We thank Mr Kang Choon Hwee for his letter and also for complying with the quarantine order (Wondering if quarantine order was issued by mistake, April 29).
We would like to reassure Mr Kang that he was not quarantined by mistake.
The TraceTogether app currently shows possible exposure based on a user’s SafeEntry check-in or check-out records from the last 14 days. The exposure data in the TraceTogether app does not cover certain places, such as within healthcare facilities, where close contact is needed for consultation and diagnosis.
In these areas, healthcare personnel employ other means of logging contact, and reduce the risk of exposure and spread through the wearing of protective personal equipment. As Mr Kang’s exposure to the Covid-19 case was in a healthcare facility, there was no exposure alert shown on the app.
However, for contact tracing, we do not rely on SafeEntry data alone. We use the TraceTogether Bluetooth data where feasible, as well as hospital movement logs and interviews with the infected individuals, to identify possible contacts. There was therefore no mistake in Mr Kang’s quarantine.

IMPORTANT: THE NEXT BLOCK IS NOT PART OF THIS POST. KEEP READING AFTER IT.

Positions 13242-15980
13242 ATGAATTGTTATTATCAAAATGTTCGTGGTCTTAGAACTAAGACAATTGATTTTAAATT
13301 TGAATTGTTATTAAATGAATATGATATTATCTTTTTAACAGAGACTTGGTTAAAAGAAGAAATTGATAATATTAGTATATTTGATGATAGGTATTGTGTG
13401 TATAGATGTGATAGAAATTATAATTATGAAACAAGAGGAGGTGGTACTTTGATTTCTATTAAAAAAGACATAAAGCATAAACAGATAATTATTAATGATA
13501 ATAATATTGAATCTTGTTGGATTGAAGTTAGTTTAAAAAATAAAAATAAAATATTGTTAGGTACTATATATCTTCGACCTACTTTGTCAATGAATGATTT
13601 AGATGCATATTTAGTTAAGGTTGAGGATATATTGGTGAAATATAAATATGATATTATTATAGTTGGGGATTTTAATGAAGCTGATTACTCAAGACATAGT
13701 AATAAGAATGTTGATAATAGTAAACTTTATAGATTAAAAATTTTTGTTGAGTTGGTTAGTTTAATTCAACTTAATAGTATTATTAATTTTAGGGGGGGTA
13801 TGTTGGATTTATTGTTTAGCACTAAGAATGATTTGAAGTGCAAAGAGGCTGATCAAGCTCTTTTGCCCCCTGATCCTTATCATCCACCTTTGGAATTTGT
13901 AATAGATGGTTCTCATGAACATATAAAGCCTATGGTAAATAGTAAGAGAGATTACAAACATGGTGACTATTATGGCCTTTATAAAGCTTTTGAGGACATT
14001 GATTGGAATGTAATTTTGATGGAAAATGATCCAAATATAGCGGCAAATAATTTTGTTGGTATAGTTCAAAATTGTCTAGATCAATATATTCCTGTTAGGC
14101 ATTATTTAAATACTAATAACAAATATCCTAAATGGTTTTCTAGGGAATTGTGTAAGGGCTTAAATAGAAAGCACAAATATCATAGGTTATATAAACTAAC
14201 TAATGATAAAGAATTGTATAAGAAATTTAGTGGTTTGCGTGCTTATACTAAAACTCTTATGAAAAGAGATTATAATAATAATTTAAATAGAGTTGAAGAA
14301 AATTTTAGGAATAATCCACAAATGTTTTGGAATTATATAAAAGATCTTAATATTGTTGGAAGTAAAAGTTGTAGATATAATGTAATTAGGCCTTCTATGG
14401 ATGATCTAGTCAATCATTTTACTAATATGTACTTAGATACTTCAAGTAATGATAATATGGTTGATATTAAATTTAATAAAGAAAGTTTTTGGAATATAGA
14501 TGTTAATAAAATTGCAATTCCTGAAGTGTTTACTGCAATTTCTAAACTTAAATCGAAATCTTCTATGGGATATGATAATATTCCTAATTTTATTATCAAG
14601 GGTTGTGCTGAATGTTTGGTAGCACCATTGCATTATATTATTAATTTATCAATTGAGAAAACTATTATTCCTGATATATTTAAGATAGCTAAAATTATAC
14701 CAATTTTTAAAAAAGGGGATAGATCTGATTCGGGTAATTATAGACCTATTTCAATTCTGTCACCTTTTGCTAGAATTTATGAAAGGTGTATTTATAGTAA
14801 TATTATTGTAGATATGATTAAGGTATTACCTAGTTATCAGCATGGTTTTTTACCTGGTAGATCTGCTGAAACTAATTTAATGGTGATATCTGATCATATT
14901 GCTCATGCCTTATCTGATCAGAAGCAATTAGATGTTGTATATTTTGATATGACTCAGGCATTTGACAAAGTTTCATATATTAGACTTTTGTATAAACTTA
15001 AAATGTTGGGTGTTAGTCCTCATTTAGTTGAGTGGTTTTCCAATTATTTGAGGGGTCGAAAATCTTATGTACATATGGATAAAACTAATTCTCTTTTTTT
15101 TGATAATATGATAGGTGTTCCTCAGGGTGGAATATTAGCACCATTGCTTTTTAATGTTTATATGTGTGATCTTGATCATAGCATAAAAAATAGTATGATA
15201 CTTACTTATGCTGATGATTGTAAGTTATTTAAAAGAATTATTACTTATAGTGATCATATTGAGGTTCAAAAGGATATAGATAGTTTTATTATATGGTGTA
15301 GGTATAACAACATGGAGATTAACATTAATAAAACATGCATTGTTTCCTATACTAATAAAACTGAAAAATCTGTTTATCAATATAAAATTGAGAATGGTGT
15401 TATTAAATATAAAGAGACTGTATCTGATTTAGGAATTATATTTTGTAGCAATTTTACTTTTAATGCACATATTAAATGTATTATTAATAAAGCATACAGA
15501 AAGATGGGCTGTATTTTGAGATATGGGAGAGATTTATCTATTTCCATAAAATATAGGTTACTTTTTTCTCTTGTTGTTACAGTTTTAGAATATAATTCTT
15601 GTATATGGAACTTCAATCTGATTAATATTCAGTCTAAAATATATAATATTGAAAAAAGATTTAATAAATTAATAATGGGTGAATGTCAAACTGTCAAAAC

Mr Kang had been identified as a close contact of a Covid-19 case who had tested positive for Covid-19 infection on April 20, and was issued a quarantine order on the same night after he was identified as a close contact based on TraceTogether data. There was no delay in the issuance of his quarantine order.
Close contacts are quarantined for 14 days from the day of their exposure to an infected individual. As Mr Kang’s close contact with the Covid-19 case was on April 9, his quarantine ended on April 23.
We would like to remind the public to turn on their TraceTogether app or carry their TraceTogether token at all times when they are out, so that we can quickly identify and isolate close contacts of Covid-19 cases, and limit further transmission.
Vernon Lee (Associate Professor)
Contact Tracing Task Group
Ministry of Health